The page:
When you reach the Level 3 Diploma in Accounting, it will become clear that you want to pursue finance further both in study and in a potential or current career. Level 3 contains a lot more content from Level 2 making it a difficult step up. The independent or home study workload increased and I was now attending college for a whole day instead of half a day. That shouldn’t deter you though, the hard work is well worth it in the end and you’ll feel like you’ve gained a LOT of knowledge in the process. Taking the fundamentals you have learnt on Level 2, you’ll be studying:
- Indirect Tax.
- Spreadsheet Software.
- Accounts Preparation 1.
- Accounts Preparation 2.
- Cash Management.
- Costs & Revenues.
- Professional Ethics.
Each of the units takes the basics you learnt in level 2, a step further. Instead of just learning about why things go where they go and basic calculations, you now learn the more intricate workings of the accounts taking it all the way to the preparation of Sole Trader and Partnership accounts. This level can also be funded as part of an apprenticeship but if you are looking to fund this privately you will be looking at around £900 – £2000.
AAT Level 4.
The final level in the AAT Qualification is the Level 4 Advanced Diploma in Accounting. When you reach level four, it’s no longer all about computerised exams and multiple choice questions, this is when you have to start writing and analysing why things are the way they are and what the results of certain actions mean. Each of the exams in this level contain at least 1 written element, so it is no longer just about maths, it’s about you interpretation and explanation too. The exams included in level 4 are:
- Financial Performance.
- Financial Statements.
- Internal Controls and Accounting Systems Project.
- Credit Control (optional)
- Personal Tax (optional)
- Business Tax (optional)
- Auditing (optional)
You can see here that four of the options above are ‘optional’. Along with the 4 core subjects, you also have to choose 2 optional units as well, giving a total of 6 units. Cash management, as included on level 3, has since been moved to level 4 as an optional unit, which is why I haven’t included here. Like the Level 3 qualification, level 4 will set you back between £900 – £2000 depending on how you chose to study. There is also a written report you have to complete, a bit like a University dissertation as part of the Internal Controls unit. We found a lot of people in our group struggled at level 4 because of the vast amount of information you needed to remember for exams, that doesn’t mean it’s ridiculously hard, it just means that with the new added written elements you had to be more analytical and actually understand the reason for certain treatments. I had one full day at college and several hours at home to study which definitely helped.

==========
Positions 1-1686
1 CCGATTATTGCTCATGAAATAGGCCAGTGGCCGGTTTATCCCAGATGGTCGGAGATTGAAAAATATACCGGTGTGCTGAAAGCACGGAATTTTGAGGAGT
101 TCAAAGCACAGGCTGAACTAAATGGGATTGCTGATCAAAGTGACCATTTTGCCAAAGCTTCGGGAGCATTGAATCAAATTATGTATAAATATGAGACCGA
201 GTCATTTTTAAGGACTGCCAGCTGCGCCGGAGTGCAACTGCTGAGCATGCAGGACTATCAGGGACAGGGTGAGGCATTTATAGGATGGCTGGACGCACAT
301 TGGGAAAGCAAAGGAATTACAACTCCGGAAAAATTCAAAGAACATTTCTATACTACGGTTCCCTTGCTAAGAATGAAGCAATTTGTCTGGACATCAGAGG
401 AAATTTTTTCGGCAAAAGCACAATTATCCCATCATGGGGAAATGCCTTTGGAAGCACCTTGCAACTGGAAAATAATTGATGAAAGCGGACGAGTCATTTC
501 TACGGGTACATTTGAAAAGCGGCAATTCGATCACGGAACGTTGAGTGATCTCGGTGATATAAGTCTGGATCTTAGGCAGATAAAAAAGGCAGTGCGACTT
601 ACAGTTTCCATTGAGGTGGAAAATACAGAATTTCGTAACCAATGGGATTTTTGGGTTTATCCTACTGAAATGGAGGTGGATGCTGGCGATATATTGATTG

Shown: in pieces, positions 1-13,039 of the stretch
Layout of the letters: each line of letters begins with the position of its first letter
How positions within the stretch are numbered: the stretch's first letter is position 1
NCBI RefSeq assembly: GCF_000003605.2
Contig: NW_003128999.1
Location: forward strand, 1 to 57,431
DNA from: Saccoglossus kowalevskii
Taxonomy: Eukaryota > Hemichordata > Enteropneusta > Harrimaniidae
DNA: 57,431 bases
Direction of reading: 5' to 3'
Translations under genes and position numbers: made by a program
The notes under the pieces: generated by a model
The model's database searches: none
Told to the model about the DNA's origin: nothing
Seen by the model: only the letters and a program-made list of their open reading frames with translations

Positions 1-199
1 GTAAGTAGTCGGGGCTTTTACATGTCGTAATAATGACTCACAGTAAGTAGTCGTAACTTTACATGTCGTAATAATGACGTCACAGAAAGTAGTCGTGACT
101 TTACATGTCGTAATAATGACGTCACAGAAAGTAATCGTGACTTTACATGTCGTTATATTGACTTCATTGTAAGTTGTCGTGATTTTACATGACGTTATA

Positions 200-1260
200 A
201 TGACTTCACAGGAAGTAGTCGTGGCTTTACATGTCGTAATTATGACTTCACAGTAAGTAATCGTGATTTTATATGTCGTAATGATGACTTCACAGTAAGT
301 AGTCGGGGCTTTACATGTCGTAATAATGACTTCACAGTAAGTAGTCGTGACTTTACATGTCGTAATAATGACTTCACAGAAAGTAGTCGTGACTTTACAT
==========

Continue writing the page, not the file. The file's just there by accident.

On completion of all your exams, you will be offered membership to the AAT. You have to pay an annual fee of £147 to remain a member of the AAT and to use the letters ‘MAAT’ after your name. This is an industry recognised qualification which a lot of employers would look for to show a certain standard or work and knowledge. The membership requires regular CPD (Continued Professional Development) to ensure you stay on top of the latest industry news and regulations, the AAT offers a lot of seminars and conferences to help with this. Overall though, my experience has been extremely beneficial to both myself and for my career. I left school at 16 and had a full time job at 17, so hadn’t really pursued a professional qualification until I was 21. The qualification puts the content into real world situations and everything you learn can be carried forward into your own job which makes it all the more important. As I also didn’t find the university route appealing, this was a great alternative. You can study at your own pace and in your own time, complete it as quick or as slow as you wish, plus if you can get funding through the apprenticeship route, there may be a minimal cost to you.